Soul Nomad & the World Eaters

Even in its concluding stretch there is certainly no lack of quirky role-playing titles coming to Sony’s still-dominant PS2. At the front of the pack is developer Nippon Ichi who seems to have a monthly release schedule for spiky-haired heroics. Their latest title Soul Nomad & the World Eaters takes the traditional formula of mute hero sent to save the world and adds a nice twist to create a recognizable, yet inimitable experience for fans of the genre. If you love strategy RPGs and are willing to put traditions aside you will discover a unique experience that could easily pave the way for an evolution in the genre.

None of these conventions are apparent when you first dive into Soul Nomad; it begins just like any other S-RPG. Our main protagonist (who can be either male or female depending on your preference) is about to ascend to the position of town guardian. During the ceremony the town elder bequeaths a cursed blade to our hero and thus they become possessed by the spirit of Gig, who has the notion that he will soon become the ruler of all demons. After possessed your character undergoes a major attitude adjustment becoming more powerful by inheriting the powers of Gig as well as his polluted mouth and sarcastic demeanor.

The idea behind this treachery is that the elder knew that Gig was the only soul powerful enough to defeat these demons, thus explaining why he decided to give you the power so you could hunt down and defeat them. These abominations are known as World Eaters, and true to their name can level cities in the blink of an eye. Good thing you have Gig on your side, well at least his power as he is still trying to gain control of these demons so he can of course rule the world, which is what creates the drama for our story.

While the story will certainly turn heads it is the gameplay that actually separates this game from others like it. As opposed to the unit on unit combat found in most games of this type, Soul Nomad adopts a more Ogre Battle approach to the conflict. Your troops are divided into squadrons each with their own unique attacks based on their position; ranged, medium, or short. Level grinding has also been nearly eliminated with the ability to purchase stronger soldiers granted you have the funds to do so. The ability to level up is still available, but for those of you impatient gamers it is a nice alternative, not to mention making the game more accessible to people not wanting to invest countless hours making their troops stronger.

Battles themselves are pretty standard fare; each side will take turns delivering attacks based on their speed and size much like Phantom Brave. Your main protagonist always performs the first attack as well as being able to summon other squads for a price. You can also scan enemies before battle to see how you would fare against them, which is helpful when attempting to level up. The downside to this squad based combat is that if your leader falls then you lose the fight regardless of how many troops you have.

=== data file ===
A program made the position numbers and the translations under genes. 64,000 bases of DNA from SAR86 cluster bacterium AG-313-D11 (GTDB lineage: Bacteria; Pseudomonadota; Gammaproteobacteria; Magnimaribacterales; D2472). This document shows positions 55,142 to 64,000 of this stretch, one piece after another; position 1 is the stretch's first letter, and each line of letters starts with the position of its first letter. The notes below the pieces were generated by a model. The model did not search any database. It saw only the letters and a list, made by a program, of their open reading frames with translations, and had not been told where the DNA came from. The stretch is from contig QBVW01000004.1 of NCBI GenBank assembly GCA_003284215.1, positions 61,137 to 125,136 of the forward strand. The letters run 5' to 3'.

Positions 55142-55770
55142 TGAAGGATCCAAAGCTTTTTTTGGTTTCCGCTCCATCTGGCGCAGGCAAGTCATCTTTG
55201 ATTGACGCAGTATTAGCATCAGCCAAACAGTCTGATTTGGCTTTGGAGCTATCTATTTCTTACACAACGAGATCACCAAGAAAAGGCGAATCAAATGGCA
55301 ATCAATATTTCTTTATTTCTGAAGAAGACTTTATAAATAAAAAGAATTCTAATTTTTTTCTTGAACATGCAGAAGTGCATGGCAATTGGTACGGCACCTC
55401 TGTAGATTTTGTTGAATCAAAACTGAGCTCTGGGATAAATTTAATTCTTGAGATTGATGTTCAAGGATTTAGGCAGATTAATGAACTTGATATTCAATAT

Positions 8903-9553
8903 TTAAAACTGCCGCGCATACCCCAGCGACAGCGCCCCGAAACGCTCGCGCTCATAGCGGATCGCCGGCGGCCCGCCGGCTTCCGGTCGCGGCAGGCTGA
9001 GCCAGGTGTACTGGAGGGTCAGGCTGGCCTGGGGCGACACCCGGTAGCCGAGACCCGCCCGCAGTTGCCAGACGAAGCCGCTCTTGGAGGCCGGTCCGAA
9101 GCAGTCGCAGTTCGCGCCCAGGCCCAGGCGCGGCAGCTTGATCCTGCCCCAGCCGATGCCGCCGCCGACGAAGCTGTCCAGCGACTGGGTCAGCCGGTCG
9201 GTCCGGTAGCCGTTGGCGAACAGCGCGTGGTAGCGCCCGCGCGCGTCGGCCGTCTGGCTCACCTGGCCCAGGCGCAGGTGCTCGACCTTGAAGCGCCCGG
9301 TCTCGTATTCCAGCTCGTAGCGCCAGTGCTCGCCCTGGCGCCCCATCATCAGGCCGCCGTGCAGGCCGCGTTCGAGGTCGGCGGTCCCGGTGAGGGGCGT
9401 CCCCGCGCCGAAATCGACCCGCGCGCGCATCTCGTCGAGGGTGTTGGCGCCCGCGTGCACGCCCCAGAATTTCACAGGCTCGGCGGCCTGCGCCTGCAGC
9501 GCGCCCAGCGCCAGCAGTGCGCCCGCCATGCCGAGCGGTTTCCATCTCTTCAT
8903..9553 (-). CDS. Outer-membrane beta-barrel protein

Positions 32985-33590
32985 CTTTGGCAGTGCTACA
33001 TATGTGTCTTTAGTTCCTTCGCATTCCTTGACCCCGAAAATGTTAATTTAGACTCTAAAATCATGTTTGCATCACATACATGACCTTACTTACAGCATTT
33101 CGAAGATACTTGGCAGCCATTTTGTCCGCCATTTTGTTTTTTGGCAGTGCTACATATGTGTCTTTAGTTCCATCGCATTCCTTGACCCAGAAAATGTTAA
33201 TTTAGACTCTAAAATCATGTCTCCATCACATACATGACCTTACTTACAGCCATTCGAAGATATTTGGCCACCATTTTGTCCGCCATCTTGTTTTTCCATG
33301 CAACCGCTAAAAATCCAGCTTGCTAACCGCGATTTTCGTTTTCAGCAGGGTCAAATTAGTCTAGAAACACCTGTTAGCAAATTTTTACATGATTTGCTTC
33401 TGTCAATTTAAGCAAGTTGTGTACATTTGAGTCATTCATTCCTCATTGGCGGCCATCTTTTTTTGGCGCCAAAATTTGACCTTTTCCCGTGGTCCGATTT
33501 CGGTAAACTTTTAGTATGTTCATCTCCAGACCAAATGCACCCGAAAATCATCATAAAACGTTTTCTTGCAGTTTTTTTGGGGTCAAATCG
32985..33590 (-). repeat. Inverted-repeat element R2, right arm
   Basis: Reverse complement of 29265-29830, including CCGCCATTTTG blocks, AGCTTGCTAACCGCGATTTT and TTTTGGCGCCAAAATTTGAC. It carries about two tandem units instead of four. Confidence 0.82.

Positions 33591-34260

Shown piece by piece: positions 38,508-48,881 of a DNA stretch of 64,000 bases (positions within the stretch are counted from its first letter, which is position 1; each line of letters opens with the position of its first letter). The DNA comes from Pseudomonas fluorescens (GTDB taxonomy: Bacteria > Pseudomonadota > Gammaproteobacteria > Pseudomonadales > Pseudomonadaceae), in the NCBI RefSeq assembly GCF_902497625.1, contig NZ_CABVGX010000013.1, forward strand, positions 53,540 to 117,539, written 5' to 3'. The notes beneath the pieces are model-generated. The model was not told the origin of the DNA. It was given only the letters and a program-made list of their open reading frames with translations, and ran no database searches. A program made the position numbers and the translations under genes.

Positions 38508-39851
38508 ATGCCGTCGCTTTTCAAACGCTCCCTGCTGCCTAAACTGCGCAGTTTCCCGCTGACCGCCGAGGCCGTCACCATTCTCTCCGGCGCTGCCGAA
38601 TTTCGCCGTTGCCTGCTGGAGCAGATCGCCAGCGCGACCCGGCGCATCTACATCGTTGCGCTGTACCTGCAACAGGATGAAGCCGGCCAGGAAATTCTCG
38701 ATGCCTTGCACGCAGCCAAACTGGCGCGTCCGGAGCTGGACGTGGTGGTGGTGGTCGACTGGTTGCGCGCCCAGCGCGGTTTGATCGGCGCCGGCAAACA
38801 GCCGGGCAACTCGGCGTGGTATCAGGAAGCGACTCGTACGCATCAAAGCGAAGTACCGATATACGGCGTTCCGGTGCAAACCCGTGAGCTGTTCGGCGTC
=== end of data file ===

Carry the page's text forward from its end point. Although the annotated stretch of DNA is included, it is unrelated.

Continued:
The biggest problem with Soul Nomad isn’t its lack of convention but rather its deficiency of instruction. While most strategy-based RPGs will run you through countless tutorials of every single nuance (see Eternal Sonata) Soul Nomad delivers the basics and leaves the rest up to you for discovery. This will no doubt irritate players who have grown accustomed to deep, engaging layouts of how things work. Instead you are forced to experiment with trial and error in order to discover the finer points of slaying the World Eaters. The awkward descriptions of some things in the game will further complicate matters as some items have completely random descriptions and obvious words don’t always mean what they are. Thankfully the game remains enjoyable even in its time of frustration.

Visually Soul Nomad is exactly what you would expect from a NIS title. Blurry hand-drawn sprites set against a 2D backdrop set the mood while gorgeous animations and effects fill the screen with traditional NIS flare. The sound on the other hand is by far the game’s most impressive asset. Not only is the voice acting well done, this is probably NIS America’s finest translation work to date. Witty one-liners and smart dialogue round out the overall package making it one of the more enjoyable games of its type, not to mention the classic pop-culture references strewn throughout the game. Add this to the dark overtone and more adult feel of the dialogue and you have one smart package that isn’t afraid to push the Teen rating to new boundaries.

It’s hard to stand out in the crowded genre of strategy RPGs this day, not to mention almost impossible to create one without someone comparing it to Final Fantasy Tactics. Soul nomad is this one exception and outside of a lack of good instruction it delivers one of the best experiences fans of the genre could ask for. With great dialogue, a refined battle system, and faster paced action Soul Nomad & the World Eaters is easily the best game to come out of the NIS camp in a long time. Fans of the developer or simply RPGs in general owe it to themselves to not miss this fantastic experience.

Written by
Ken is the Editor-in-Chief of this hole in the wall and he loves to troll for the fun of it. He also enjoys long walks through Arkham Asylum and the cool air of Shadow Moses Island. His turn-ons include Mortal Kombat, Metal Gear Solid and StarCraft.